College Sports

Bowdoin College cancels its fall athletics

“It was a big surprise and we thought we could at least be back on campus."

Bowdoin College. AP Photo/Robert F. Bukaty

Max Freedman was shocked Monday morning when he woke up and found out through text messages from his Bowdoin College football teammates that fall semester sports had been canceled at the Division 3 school in Brunswick, Maine.

Despite growing concerns about colleges engaging in athletics in the fall amid the coronavirus outbreak, Freedman said he felt optimistic Bowdoin would allow students to return to campus in the fall and play sports.

But on Monday, Bowdoin became the first school in the New England Small College Athletic Conference to cancel its fall sports season. Due to a limited number of students it would allow on campus in the fall, the school opted not to participate in varsity sports until January 1, 2021.


In a letter written to students, parents, faculty, and staff on the school’s website, Bowdoin president Clayton Rose said sophomores, juniors, and seniors would attend fall classes remotely and be allowed to return to campus after Jan. 1 and resume athletic competition, if all goes well with the fall plan.

Only incoming freshmen, transfers, students unable to take remote classes or work in residential life, and select honors college seniors will be allowed on campus.

“It was a big surprise and we thought we could at least be back on campus,” said Freedman, a rising sophomore from Marblehead who played football and baseball at St. John’s Prep. “The news was a really big shock to all of us and unexpected. It’s terrible news.”

Also on Monday, the Patriot League, which includes Boston University and Holy Cross among its member institutions, announced the fall sports season will start at the end of September and league play will be completed by Thanksgiving. In addition, no Patriot League teams will be allowed to fly to games and overnight travel will be excluded.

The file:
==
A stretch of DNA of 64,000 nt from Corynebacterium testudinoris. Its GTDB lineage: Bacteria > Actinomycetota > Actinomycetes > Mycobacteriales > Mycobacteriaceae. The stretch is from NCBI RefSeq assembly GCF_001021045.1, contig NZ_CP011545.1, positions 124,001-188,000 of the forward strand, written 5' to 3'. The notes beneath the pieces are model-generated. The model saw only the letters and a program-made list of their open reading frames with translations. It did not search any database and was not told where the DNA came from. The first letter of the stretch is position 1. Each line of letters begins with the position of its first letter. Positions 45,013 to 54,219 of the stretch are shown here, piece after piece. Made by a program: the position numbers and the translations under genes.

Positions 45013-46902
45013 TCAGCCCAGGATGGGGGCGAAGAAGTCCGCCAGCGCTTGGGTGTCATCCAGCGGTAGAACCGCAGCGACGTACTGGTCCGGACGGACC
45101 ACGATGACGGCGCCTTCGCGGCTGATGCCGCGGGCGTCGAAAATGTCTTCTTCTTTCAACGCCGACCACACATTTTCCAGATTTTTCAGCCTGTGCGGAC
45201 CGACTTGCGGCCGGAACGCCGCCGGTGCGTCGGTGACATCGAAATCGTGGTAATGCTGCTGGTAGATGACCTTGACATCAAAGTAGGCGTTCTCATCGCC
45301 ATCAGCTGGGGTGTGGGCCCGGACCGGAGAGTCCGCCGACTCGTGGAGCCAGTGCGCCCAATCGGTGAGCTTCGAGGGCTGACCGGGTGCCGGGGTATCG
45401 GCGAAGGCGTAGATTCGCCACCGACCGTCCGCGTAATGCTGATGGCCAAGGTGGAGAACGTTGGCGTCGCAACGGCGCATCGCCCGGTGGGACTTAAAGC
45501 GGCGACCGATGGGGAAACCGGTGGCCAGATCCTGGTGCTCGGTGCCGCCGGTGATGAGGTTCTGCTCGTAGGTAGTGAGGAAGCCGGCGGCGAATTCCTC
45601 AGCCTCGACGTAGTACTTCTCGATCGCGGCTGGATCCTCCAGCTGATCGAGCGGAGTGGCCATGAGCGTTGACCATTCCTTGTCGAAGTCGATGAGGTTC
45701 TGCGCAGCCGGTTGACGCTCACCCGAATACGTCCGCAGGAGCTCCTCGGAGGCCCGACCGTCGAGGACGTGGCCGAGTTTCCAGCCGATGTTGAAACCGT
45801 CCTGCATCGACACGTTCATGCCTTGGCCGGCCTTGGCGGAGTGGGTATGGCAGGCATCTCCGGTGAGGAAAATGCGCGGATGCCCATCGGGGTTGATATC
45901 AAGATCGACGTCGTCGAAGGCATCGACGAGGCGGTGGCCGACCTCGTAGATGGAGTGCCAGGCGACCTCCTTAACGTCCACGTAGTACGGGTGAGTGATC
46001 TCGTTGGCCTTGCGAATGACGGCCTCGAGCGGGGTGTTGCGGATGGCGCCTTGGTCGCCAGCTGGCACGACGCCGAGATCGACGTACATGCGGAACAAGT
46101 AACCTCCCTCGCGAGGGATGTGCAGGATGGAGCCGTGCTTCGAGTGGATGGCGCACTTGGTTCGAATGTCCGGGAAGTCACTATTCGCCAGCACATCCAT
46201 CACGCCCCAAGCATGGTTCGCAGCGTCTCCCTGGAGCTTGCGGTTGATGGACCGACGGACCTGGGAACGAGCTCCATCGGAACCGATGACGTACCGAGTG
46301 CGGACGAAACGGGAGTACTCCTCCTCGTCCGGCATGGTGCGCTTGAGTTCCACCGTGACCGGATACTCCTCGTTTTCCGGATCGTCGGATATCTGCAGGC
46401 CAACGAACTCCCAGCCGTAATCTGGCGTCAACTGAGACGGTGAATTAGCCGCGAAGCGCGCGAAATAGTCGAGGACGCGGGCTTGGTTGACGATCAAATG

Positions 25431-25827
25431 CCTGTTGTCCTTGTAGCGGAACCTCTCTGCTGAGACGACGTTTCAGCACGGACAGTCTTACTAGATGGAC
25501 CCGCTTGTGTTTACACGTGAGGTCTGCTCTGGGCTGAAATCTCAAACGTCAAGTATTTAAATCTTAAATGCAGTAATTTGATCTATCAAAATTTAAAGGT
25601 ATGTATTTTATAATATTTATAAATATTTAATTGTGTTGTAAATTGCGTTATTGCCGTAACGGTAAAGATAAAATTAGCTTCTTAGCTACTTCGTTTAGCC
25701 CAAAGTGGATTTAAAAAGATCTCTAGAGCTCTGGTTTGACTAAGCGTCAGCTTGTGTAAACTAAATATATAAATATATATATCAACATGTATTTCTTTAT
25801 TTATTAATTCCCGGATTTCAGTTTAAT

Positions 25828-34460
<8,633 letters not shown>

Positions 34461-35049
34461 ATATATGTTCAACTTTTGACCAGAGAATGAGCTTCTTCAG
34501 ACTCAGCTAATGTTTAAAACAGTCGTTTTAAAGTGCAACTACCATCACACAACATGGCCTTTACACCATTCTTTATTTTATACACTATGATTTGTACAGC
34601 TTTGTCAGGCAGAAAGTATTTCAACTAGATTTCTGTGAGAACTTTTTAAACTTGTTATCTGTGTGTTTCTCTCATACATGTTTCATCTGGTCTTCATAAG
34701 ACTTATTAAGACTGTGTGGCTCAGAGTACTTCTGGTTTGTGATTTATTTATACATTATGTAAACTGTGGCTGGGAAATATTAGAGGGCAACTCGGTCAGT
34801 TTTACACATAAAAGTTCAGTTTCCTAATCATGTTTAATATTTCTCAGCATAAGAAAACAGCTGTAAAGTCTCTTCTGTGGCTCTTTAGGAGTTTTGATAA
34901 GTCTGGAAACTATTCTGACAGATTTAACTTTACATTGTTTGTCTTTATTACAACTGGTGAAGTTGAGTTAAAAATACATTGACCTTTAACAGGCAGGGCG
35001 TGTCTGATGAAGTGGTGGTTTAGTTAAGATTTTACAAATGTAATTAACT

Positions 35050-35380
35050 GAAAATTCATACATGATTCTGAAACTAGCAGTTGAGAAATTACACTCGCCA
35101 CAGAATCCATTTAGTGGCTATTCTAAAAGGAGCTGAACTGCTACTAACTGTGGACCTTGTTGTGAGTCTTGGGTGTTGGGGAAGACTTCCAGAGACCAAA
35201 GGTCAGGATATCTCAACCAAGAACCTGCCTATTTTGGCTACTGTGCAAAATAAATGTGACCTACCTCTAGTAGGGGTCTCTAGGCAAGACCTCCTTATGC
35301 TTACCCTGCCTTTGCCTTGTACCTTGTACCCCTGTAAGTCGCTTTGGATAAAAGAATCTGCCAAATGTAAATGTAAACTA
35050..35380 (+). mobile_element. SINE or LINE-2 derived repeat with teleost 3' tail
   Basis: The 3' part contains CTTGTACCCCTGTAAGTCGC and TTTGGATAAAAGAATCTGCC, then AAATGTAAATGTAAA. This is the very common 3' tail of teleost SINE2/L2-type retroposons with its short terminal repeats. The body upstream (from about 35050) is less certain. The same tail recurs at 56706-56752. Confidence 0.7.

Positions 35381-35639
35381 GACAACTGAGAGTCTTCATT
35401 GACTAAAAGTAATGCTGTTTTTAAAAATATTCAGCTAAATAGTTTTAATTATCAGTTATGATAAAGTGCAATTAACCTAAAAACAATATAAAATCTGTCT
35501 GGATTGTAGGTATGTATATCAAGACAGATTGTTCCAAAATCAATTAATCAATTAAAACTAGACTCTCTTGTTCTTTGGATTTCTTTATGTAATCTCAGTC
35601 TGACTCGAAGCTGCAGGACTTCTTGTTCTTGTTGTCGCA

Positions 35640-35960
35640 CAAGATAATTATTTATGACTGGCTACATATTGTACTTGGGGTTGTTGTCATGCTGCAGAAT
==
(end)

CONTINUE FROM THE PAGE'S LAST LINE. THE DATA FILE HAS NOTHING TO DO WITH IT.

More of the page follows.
While sports are off the table entirely during the fall semester for Bowdoin, the school said in a statement it hopes the winter and spring athletes, and potentially fall athletes, can compete in some form during the spring semester.


Harry Craig, a senior linebacker from Marblehead, said his coaches informed him Bowdoin could possibly play a spring football season against other New England colleges who had their fall season’s wiped out. Craig said he and the other seniors may also have the option to sit out the season and apply for an extra year of eligibility, putting the final year of their college careers on hold.

The biggest uncertainty about seeking extra eligibility will dependon whether or not there will be enough teams available to stage a football season in the spring. No other institution in the NESCAC has decided on a plan for the fall semester yet.

“There’s a handful of options, but unfortunately our coach mentioned to me he won’t know for certain if there will be a spring season until after we make our decision if we want to take the year off,” said Craig, who recorded 26 tackles and 1½ sacks for the Polar Bears last season. “It puts us players in a bind. We still don’t really have all the answers. This whole process has been mentally and emotionally draining.”

Winter sports teams at Bowdoin typically begin their seasons in mid-November and run until late February and mid-March, depending on postseason advancement, so an abbreviated season for winter sports teams seems more than likely.


Most NESCAC league games take place in January and February, with the conference tournaments held in late February.

“I’ve talked to other hockey players in the NESCAC and I think January 1st is the day our season will start,” said Wakefield native Bobby Pearl, a rising sophomore on the Bowdoin men’s hockey team. “It will stink because guys will be on their own in the fall, but I think we’ll be told to get ready for January 1 and have a shortened season.”

In his letter, Rose called Bowdoin’s cancellation of its fall sports season “one of the very disappointing outcomes of our plan,” he said.

“Athletics is a central part of the Bowdoin experience for many of our students and for the College, more generally,” Rose wrote. “NESCAC has not yet determined what will happen with conference play or how coaches in this extraordinary semester may interact with athletes on fall, winter, and spring teams during the fall semester, but I am hopeful that there will be significant opportunities this fall for coaches to work with those athletes who are both on and off campus.”


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